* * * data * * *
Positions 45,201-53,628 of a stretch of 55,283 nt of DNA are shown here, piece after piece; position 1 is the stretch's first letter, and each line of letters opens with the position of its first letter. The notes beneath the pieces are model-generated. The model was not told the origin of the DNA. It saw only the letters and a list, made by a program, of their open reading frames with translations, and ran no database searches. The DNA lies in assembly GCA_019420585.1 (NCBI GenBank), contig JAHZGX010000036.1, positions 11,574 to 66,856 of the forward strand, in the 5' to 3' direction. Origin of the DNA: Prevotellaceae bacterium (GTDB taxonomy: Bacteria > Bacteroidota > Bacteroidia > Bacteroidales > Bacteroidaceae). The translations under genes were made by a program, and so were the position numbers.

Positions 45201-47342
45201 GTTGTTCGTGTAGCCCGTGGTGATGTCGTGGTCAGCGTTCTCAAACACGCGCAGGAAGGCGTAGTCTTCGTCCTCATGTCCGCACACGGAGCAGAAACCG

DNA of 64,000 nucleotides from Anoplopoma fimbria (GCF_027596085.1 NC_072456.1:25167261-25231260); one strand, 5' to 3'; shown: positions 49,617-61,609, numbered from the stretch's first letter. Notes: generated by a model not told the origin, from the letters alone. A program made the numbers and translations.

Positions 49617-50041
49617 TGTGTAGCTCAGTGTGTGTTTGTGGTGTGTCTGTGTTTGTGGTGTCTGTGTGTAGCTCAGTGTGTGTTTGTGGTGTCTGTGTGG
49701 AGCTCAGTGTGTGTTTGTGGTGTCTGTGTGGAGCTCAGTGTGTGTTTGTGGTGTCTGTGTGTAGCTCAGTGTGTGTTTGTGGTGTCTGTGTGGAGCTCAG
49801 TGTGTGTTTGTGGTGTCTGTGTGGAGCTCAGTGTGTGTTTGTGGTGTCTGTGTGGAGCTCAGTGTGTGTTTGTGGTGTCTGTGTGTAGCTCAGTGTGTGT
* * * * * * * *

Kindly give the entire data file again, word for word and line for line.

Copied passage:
Positions 45,201-53,628 of a stretch of 55,283 nt of DNA are shown here, piece after piece; position 1 is the stretch's first letter, and each line of letters opens with the position of its first letter. The notes beneath the pieces are model-generated. The model was not told the origin of the DNA. It saw only the letters and a list, made by a program, of their open reading frames with translations, and ran no database searches. The DNA lies in assembly GCA_019420585.1 (NCBI GenBank), contig JAHZGX010000036.1, positions 11,574 to 66,856 of the forward strand, in the 5' to 3' direction. Origin of the DNA: Prevotellaceae bacterium (GTDB taxonomy: Bacteria > Bacteroidota > Bacteroidia > Bacteroidales > Bacteroidaceae). The translations under genes were made by a program, and so were the position numbers.

Positions 45201-47342
45201 GTTGTTCGTGTAGCCCGTGGTGATGTCGTGGTCAGCGTTCTCAAACACGCGCAGGAAGGCGTAGTCTTCGTCCTCATGTCCGCACACGGAGCAGAAACCG

DNA of 64,000 nucleotides from Anoplopoma fimbria (GCF_027596085.1 NC_072456.1:25167261-25231260); one strand, 5' to 3'; shown: positions 49,617-61,609, numbered from the stretch's first letter. Notes: generated by a model not told the origin, from the letters alone. A program made the numbers and translations.

Positions 49617-50041
49617 TGTGTAGCTCAGTGTGTGTTTGTGGTGTGTCTGTGTTTGTGGTGTCTGTGTGTAGCTCAGTGTGTGTTTGTGGTGTCTGTGTGG
49701 AGCTCAGTGTGTGTTTGTGGTGTCTGTGTGGAGCTCAGTGTGTGTTTGTGGTGTCTGTGTGTAGCTCAGTGTGTGTTTGTGGTGTCTGTGTGGAGCTCAG
49801 TGTGTGTTTGTGGTGTCTGTGTGGAGCTCAGTGTGTGTTTGTGGTGTCTGTGTGGAGCTCAGTGTGTGTTTGTGGTGTCTGTGTGTAGCTCAGTGTGTGT